• The “established and standardized operation for cancer of the breast in all stages, early or late”
  • From 1895 to the mid-1970s, about 90% of the women being treated for breast cancer in the US underwent the radical mastectomy.

Bloodgood JC. Problems of cancer. J Kansas Med Soc 1930;31:311-6

what changed
What Changed?
  • Patient dissatisfaction with results, anecdotal information regarding other procedures, some surgeons advocating more extensive surgery, some surgeons advocating more limited operations led to controversy regarding the procedure by the mid 1960’s
  • Also new information about tumor spread suggested that less radical surgery might be just as effective as the more extensive operations that were being performed.
national surgical adjuvant breast and bowel project nsabp b 04
National Surgical Adjuvant Breast and Bowel Project (NSABP) B-04
  • To help resolve the controversy, the NSABP initiated the B-04 clinical trial in 1971
  • Aim: To determine whether patients with either clinically negative or clinically positive axillary nodes who received local or regional treatments other than radical mastectomy would have outcomes similar to those achieved with radical mastectomy.

Fisher B, et al. N Engl J Med. 2002 Aug 22;347(8):567-75.

slide10

1765 women (1665 in this report) with operable breast cancer were randomized between July 1971 and September 1974. No women received adjuvant chemotherapy. 87% followed for at least 25 years or were known to have died before that time.

radiation
Radiation
  • Supervoltage equipment
  • Tangential fields
  • Node negative: 50 Gy in 25 fractions, 2Gy/fraction
  • Node positive:
    • An additional boost of 10 to 20 Gy
    • 45 Gy in 25 fractions, 1.8 Gy/fraction, was delivered to both the internal mammary nodes and the supraclavicular nodes

Fisher B, et al. N Engl J Med. 2002 Aug 22;347(8):567-75.

definitions
Definitions
  • Local recurrence: recurrences in the chest wall, the surgical scar, or both
  • Regional recurrence: recurrences in the supraclavicular, subclavicular, or internal mammary nodes or in the ipsilateral axilla of patients treated with either radical mastectomy or total mastectomy and regional irradiation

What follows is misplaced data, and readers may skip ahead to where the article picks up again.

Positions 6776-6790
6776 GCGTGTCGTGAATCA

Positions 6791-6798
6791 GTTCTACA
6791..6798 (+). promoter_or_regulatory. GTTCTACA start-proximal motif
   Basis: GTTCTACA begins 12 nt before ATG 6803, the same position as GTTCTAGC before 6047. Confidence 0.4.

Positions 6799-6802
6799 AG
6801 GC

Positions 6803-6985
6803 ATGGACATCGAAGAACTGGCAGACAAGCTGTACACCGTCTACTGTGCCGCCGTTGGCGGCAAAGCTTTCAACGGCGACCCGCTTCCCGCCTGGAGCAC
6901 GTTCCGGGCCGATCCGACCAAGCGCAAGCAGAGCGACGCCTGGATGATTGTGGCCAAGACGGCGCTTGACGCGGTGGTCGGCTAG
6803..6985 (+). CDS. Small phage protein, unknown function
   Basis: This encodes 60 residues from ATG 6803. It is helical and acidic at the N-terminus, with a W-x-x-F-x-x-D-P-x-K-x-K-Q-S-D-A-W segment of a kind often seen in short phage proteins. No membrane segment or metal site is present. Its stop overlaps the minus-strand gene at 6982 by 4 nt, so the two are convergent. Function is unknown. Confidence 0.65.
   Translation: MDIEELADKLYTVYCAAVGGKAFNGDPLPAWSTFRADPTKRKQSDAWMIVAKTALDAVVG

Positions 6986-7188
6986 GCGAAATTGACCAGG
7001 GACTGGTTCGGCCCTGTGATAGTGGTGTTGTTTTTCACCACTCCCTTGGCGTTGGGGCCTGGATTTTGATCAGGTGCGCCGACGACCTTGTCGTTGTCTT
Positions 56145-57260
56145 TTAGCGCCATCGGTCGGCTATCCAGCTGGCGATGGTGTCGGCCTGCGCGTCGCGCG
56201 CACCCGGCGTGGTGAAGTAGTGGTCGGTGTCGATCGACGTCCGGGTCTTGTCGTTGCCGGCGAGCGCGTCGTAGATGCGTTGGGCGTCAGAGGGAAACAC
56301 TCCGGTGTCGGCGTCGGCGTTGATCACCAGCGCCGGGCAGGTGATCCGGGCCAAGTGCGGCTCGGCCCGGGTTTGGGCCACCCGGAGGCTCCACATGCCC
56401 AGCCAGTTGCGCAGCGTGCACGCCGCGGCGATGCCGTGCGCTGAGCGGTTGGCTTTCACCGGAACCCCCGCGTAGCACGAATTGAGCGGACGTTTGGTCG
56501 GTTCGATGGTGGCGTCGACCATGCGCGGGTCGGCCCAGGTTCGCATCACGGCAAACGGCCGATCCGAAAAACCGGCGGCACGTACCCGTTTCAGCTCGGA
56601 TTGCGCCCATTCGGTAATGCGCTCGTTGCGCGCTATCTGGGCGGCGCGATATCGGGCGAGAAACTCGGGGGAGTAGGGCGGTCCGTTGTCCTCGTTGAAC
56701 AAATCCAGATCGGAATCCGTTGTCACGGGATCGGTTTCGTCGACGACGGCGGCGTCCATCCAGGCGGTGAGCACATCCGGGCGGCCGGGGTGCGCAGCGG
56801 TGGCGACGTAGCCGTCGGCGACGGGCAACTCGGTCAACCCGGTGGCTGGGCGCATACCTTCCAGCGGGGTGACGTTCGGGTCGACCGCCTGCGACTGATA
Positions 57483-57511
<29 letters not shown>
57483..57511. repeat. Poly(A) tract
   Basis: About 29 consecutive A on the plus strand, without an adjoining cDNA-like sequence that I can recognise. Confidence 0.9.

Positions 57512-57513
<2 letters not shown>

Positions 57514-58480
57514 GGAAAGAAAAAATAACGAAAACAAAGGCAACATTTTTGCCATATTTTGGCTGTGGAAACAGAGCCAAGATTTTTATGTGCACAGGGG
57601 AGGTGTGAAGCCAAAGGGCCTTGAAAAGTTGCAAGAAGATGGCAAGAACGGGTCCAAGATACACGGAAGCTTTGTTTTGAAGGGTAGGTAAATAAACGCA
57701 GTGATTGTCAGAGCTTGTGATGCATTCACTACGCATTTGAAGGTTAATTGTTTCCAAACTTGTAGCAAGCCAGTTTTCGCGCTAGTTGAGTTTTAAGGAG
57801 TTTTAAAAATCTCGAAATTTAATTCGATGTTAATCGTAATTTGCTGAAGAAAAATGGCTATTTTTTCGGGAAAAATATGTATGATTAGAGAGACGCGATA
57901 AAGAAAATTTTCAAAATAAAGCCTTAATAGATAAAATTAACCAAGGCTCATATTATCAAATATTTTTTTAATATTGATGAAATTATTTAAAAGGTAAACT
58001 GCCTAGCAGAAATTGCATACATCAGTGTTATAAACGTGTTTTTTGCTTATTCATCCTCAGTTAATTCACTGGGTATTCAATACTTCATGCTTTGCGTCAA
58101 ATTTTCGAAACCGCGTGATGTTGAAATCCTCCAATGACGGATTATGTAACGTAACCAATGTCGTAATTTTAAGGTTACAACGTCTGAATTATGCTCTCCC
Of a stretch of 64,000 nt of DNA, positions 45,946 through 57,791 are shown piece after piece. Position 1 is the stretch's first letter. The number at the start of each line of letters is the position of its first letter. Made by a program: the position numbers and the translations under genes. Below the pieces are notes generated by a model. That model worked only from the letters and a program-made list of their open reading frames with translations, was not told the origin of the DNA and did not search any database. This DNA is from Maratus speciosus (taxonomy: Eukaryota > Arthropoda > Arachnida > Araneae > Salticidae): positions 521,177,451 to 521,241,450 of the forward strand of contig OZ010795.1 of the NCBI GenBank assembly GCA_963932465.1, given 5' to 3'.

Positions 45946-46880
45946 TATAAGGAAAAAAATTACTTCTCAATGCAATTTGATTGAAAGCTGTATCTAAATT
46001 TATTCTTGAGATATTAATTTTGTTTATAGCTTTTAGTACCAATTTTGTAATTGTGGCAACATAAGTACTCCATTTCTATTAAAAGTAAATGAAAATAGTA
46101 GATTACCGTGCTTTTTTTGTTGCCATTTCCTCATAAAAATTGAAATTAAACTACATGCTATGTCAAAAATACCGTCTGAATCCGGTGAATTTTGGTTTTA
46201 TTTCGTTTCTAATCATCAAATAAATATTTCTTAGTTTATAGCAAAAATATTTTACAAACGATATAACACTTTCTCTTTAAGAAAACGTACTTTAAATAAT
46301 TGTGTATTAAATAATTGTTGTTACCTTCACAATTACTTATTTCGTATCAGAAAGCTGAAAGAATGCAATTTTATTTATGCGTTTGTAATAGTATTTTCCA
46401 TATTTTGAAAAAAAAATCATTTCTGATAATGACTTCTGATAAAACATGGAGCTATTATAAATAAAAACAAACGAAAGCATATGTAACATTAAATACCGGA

• Women with negative nodes who had total mastectomy alone and who subsequently had ipsilateral positive nodes that required axillary dissection were not considered to have had a recurrence unless the nodes could not be removed

Fisher B, et al. N Engl J Med. 2002 Aug 22;347(8):567-75.

end points
End Points
  • Calculated from the date of mastectomy
  • Disease-free survival: The first local, regional, or distant recurrence of tumor; contralateral breast cancer or a second primary tumor other than a tumor in the breast; and death of a woman who had no evidence of cancer
  • Relapse-free survival: The first local, regional, or distant recurrence or an event in the contralateral breast that was judged to be a recurrence
  • Distant-disease-free survival: Distant recurrences that occurred either as the first recurrence or after a local or regional recurrence, contralateral breast cancers, and other second primary cancers
  • Overall Survival: All deaths

Fisher B, et al. N Engl J Med. 2002 Aug 22;347(8):567-75.

25yr f u results dfs
25yr F/U: Results-DFS
  • Node Negative: No significant difference (P=0.65)
    • 19% percent vs. 13%, RM vs. TM+XRT (P=0.49)
    • 19% with TM alone (P=0.39, compared to RM)
    • TM+XRT vs. TM alone (P=0.78)